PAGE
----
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The lights of the bazar reflect in the colorfully wrapped candy exposed for sale. Chatting Iranians crowd in the small streets collecting the last gifts for the celebration. Soon they will all be impatiently gathering around the traditional New Year’s table, waiting for the exact moment spring arrives: Nowruz, the Persian New Year. Christian Iranians Firouz and Heydar share about the most popular celebration in Iran.

The fragrance of his grandmothers Nowruz cooking; that is what Firouz remembers best about his youth in Iran: “I would walk into the kitchen and could just smell that it was this joyful time of the year again” he recalls with a smile. You can’t miss the fact that Nowruz is approaching when you are in Iran in the days before it starts he says: “We buy new clothes and clean the house so thoroughly that we call it ‘shaking of the house’.” Heydar adds that it’s also a time of figurative refreshment: “On the last Tuesday of the old year we make a fire and jump over it, leaving all the bad things of the past year behind us.”

At the exact moment the New Year arrives, 20th of March 8:27PM and 7 seconds this year, the streets will be strangely empty, Firouz shares: “You won’t see a car in the streets of Tehran; everyone will be gathered in their houses around the New Year’s table. Even the people that are not religious will say a prayer at that moment.” The New Year’s table, called ‘Haft Seen’ in Farsi contains several items representing good wishes for the year to come. Heydar shows a picture of a Hyacinth: “The fragrance of this flower, mixed with the fragrance of new banknotes will always remember me about the good times I had and still have with my family around the Haft Seen table: the flowers are always on our Haft Seen table and the new banknotes I give to my children right after the arrival of the New Year.”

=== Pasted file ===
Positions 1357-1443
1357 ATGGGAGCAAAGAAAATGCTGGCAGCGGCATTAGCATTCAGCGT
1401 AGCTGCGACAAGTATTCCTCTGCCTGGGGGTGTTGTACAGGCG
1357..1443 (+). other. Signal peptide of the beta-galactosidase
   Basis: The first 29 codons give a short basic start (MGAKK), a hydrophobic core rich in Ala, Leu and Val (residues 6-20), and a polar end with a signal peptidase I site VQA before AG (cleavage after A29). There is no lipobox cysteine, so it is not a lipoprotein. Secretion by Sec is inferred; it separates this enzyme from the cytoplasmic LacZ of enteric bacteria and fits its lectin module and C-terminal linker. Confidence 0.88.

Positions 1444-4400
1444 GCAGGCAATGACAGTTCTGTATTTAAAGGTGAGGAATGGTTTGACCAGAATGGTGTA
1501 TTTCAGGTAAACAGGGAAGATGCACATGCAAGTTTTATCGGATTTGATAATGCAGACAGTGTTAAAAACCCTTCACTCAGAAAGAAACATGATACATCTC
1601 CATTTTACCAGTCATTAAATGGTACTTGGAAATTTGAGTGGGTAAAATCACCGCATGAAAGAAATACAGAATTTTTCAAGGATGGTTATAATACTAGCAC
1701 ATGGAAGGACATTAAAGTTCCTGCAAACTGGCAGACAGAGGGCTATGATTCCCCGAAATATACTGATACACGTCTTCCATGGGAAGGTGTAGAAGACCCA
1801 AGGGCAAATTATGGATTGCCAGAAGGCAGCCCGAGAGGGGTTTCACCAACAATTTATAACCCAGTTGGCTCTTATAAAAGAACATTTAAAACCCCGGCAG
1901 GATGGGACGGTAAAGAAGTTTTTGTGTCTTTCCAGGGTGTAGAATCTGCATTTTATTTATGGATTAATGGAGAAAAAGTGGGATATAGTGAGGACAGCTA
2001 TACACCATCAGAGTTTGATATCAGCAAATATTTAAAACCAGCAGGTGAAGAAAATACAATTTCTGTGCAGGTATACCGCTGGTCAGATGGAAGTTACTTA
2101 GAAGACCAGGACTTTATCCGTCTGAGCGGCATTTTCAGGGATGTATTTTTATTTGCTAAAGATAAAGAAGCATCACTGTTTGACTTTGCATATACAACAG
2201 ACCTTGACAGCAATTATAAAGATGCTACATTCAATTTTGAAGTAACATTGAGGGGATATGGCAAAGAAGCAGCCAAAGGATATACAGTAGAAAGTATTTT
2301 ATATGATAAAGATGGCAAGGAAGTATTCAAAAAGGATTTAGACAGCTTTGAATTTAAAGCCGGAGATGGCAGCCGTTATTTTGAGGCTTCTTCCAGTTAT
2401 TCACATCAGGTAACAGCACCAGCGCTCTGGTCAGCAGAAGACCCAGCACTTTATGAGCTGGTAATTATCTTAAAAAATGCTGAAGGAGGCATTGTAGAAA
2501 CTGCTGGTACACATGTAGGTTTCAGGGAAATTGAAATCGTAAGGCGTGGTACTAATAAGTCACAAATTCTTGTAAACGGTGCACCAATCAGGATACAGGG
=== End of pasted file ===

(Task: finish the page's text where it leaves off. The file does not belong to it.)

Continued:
Christians add a Bible to the Haft Seen table, Muslims a Koran. But strange as it may sound: the most important holiday in the Islamic republic of Iran is not an Islamic one, not a Christian one: it dates back to the time of the great Persian empire, long before Islam and Christianity even existed. The government has tried to forbid it year after year because they say the celebration is ‘un-Islamic’. The fact that they didn’t succeed to do so shows that Iranians still cling to their Persian heritage more then to their Muslim identity. It surprises Iranians that Christians also celebrate Nowruz, while the strict Islamic government tries to get rid of it: “When people ask us about it, we show them the many parts in the Bible that are about Persia and Persians” says Heydar: “Then they find out that Christianity isn’t a Western religion as the government portrays it to be, it’s actually something that’s much more close to them.”